By Debby Woodin
JOPLIN, Mo. —
Renovation work has started on the inside of the old terminal building at the Joplin Regional Airport.
Most of the demolition work on the interior has been done in order to repair and update the interior, according to airport Manager Steve Stockam.
The City Council last year approved a $175,000 project to renovate the building so that it could be leased for use.
Because of the work, the Joplin squadron of the Civil Air Patrol was asked last fall to move out of the terminal, where it had held its meetings and training sessions for decades.
Representatives of the patrol, the official auxiliary of the U.S. Air Force, expressed concerns to the City Council that it could no longer operate from the terminal. Members of the patrol at a Dec. 4 meeting of the council thanked the city for providing the space for the squadron to meet and train, and asked for help in finding alternative space.
The unit has arranged for a temporary meeting space that representatives said is not adequate long-term.
The unit has been serving in Joplin since 1942. At one time, it paid for its own land and hangar on the airport grounds, but in the late 1950s, the city bought the land and guaranteed the squadron a free meeting space at the airport.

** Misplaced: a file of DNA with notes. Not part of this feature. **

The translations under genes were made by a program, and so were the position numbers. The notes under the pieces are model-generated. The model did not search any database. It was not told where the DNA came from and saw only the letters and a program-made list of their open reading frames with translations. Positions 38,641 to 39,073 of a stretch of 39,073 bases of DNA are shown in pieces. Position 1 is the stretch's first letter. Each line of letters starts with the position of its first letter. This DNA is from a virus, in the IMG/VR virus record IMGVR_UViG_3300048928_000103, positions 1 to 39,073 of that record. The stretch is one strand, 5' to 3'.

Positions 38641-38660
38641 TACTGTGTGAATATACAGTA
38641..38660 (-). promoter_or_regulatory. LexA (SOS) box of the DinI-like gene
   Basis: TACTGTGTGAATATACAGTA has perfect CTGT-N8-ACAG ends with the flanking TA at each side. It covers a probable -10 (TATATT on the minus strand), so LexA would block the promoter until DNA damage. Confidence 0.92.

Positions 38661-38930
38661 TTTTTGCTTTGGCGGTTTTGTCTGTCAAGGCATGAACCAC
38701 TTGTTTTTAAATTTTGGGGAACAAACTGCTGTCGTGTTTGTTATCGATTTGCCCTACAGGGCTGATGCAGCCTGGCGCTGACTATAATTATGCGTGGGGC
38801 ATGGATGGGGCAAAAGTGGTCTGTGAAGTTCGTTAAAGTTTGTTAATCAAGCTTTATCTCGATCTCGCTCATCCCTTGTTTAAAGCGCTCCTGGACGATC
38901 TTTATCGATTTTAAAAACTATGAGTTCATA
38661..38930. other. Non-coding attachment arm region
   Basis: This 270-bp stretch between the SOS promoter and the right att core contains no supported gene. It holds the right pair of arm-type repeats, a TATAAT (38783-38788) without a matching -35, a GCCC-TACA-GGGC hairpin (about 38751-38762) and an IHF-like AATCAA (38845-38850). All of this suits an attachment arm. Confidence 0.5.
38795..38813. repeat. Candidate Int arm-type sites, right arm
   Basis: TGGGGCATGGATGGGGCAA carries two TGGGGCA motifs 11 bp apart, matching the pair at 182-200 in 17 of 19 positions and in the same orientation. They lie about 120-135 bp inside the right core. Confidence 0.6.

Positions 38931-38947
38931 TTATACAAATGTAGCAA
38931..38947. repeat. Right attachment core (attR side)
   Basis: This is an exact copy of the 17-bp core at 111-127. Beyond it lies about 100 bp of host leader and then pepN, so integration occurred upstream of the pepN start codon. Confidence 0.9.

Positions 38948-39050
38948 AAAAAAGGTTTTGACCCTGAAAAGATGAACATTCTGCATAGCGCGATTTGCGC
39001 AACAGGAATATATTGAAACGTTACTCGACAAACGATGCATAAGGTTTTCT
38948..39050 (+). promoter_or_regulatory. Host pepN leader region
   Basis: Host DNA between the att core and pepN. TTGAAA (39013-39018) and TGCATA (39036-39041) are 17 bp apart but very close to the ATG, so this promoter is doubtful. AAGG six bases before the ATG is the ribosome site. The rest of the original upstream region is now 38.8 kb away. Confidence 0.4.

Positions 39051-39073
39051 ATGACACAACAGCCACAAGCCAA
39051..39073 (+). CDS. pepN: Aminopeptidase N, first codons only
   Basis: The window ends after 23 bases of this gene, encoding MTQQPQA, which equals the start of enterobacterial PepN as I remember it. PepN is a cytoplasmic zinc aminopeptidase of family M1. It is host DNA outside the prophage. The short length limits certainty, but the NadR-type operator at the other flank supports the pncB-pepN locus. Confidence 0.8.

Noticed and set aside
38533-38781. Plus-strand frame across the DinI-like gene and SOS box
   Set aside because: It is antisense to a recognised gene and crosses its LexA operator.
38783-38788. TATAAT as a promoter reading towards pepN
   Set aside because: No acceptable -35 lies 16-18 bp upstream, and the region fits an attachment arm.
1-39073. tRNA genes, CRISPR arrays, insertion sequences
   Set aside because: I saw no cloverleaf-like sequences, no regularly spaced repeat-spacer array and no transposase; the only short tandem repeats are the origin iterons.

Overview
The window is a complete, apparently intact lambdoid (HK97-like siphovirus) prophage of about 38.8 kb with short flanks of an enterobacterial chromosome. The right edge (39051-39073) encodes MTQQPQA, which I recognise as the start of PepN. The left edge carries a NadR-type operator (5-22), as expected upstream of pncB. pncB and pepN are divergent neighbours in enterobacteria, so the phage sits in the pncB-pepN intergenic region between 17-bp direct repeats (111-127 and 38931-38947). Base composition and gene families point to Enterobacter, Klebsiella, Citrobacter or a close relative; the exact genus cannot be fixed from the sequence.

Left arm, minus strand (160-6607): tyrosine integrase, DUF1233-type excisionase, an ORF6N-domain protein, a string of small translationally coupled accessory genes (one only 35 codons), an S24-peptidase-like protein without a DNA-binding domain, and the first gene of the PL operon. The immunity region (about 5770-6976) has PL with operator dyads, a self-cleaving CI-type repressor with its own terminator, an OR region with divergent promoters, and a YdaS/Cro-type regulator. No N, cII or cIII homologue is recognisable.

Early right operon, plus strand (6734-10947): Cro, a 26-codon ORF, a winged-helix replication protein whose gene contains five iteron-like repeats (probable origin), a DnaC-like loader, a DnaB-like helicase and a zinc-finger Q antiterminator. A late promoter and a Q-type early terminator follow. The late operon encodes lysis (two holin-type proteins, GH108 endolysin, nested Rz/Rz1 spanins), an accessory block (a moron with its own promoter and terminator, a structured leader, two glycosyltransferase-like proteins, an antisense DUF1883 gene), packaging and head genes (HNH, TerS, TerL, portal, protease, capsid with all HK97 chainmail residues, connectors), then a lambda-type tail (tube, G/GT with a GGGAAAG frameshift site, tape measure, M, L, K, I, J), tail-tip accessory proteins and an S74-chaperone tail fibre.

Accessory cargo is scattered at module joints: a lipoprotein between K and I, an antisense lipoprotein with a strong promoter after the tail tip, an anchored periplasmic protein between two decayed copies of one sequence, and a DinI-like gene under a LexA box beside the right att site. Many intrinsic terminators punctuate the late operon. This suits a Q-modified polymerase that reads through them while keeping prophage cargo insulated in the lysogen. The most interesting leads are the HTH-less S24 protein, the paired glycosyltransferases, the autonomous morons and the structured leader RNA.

In response to the squadron’s concerns expressed to the council, City Manager Mark Rohr directed city staff to work with the patrol to accommodate its need for space.
“We’re working with them as far as trying to get them back into the terminal,” Stockam said Friday. He said he had met with representatives of the unit on Thursday to discuss the status. “We’ve still got a lot of work to do on the terminal building. Once we get that done, we can sit down and address what they need,” he said.
Exterior repairs to the terminal have been finished, which included resealing the roof and installing new heat and air-conditioning units.
Inside, the walls are being patched and painted, the windows resealed, and a new ceiling, lighting and floor coverings are to be installed.
“We’re trying to get to a point where we can put out a request for proposals for people to occupy the building,” Stockam said. Once it’s been determined who will lease the space, there will be some work to be done to configure the space as occupants need.
“There are certain parts of the building that are going to be more conducive to aviation,” such as the side of the building where the loading ramp is located.
Stockam said there was no intent to permanently displace the Civil Air Patrol. There will be room for the unit to come back, he said.
“It was always our intent to have them out there,” Stockam said. “We just had to ask them to move out because we had to rehab the building. We’re very fortunate to have a Civil Air Patrol unit at the airport.”
The former terminal building has two floors and a basement. It is the main floor that is being remodeled. The interior work is expected to be finished March 1.